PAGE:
One thing that I noticed was that all the experimental substances in the anti-aging world were also the cutting edge experimental substances in the cancer world. The leading mind in the anti-aging world is a guy named Dr. David Sinclair, who became famous for discovering the Resveritrol molecule in red wine. Since then he has come up with several more powerful substances and no Glaxo Smith Kline has got 3/4 of a billion dollars invested in his work and some of his latest stuff is in human trials now. He expects to be able to kick the age limit up for 80 to 120 years.
Some of his intermediate work since Resveritrol is now available on Amazon without a prescription. One combination of 2 substances he's working on is Pterostilbene and Nicotinamide Riboside. One is a metabolic enhancer and the other is an mTor inhibitor, like Afinitor, that trigger the Surtuin enzymes that are responsible for epigenitic regeneration. Quite frankly, anyone over 45 years old should be taking these two drugs for their age reversing and disease prevention effects. And these 2 substances are all over the place in NIH studies for new cancer treatments for a variety of age related cancers.
After starting to take the Amazon drugs I did notice that I'm coughing up less stuff and when I started talking the prescribed drugs there seemed to be another reduction in mucus production. And that might be a good sign. So I am now talking all 4 drugs in combination, and if I'm right this is the most effective treatment for my specific lung cancer ever used. And it made enough sense to talk my oncologist into giving it a try.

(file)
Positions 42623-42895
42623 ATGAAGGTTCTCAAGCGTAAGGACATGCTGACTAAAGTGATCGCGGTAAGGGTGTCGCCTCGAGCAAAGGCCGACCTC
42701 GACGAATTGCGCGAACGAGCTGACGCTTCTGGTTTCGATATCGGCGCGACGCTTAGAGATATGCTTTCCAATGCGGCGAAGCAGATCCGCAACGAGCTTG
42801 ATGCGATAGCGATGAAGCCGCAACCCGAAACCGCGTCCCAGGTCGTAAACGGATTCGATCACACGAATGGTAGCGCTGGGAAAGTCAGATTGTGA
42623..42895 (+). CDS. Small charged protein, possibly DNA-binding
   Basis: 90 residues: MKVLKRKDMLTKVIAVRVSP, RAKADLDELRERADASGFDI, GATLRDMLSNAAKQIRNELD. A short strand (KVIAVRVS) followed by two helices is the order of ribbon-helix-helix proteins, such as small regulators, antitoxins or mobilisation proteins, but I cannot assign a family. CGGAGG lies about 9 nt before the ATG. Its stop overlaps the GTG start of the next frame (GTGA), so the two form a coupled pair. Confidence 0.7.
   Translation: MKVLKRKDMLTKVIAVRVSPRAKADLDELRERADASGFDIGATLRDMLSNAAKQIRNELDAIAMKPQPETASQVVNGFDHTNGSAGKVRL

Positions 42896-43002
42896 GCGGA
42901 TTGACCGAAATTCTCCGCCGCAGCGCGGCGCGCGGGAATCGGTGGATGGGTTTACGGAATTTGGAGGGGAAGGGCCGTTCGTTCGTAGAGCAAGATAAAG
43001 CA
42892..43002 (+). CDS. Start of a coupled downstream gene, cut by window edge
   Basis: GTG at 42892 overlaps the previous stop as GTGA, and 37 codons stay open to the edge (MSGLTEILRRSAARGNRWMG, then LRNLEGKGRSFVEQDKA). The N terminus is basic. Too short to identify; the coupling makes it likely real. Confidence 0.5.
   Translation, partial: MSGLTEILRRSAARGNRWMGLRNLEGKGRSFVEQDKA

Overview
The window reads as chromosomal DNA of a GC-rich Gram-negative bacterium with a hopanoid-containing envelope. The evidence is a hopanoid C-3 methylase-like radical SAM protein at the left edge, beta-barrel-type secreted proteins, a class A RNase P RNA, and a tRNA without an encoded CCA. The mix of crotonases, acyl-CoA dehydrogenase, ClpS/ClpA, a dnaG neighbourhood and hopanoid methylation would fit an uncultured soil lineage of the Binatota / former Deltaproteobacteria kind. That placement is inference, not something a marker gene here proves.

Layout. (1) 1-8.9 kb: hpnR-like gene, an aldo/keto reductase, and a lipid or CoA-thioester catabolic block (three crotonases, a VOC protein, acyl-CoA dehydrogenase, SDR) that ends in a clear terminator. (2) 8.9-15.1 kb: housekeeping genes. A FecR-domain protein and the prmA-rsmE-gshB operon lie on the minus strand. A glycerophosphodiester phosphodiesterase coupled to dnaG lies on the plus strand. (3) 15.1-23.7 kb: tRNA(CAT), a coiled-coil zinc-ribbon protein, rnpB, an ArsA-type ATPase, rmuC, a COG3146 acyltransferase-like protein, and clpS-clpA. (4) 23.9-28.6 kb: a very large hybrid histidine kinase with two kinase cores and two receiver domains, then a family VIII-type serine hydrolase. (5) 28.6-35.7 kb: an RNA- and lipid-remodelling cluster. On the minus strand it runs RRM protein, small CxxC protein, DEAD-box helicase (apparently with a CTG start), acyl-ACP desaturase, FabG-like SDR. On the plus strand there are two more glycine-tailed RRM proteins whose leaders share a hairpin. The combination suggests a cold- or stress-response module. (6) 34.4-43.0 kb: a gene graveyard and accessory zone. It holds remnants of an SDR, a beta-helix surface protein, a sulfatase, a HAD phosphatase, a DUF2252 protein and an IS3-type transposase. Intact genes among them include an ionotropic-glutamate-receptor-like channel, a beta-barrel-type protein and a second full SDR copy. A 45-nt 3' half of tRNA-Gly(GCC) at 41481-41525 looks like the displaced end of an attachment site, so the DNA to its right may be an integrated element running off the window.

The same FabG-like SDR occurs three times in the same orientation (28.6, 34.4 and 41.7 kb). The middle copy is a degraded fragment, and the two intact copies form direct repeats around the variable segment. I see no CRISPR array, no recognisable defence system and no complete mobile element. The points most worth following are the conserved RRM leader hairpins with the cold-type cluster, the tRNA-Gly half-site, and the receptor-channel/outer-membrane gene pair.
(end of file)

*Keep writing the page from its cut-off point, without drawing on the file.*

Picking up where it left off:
At this point I'm optimistic that I have kicked the can down the road and that it's now years and not months. If I get 2 years out of this I'm calling it a win. And - I might be dead wrong, it might not work, and unexpectedly dropping dead is a side effect of Vandetanib. But even if that happened - this is still my best choice. In my battle against cancer, round one goes to me.
Ultimately in a battle which includes certain death the only variable is the quality of the battle. I'm beginning to relate to Klingons in Star Trek in that the fight is as important as the outcome. And this is the kind of fight that represents who I am and how my final adventure plays out. And in some ways defeating the hospital an insurance bureaucracy is probably tougher that figuring out how to cure cancer. So the idea of me beating this is very unlikely, but as Elon Musk would say, "Success is at least one of the possible outcomes."
Now I'm off to learn more of the big medical words to prepare for round 2. How hard can it be?
So - just wanted to share my possible good news and hopefully I will be around to be at 2 more Pioneer Awards in the future. That's my new working estimate.
Marc Perkel /root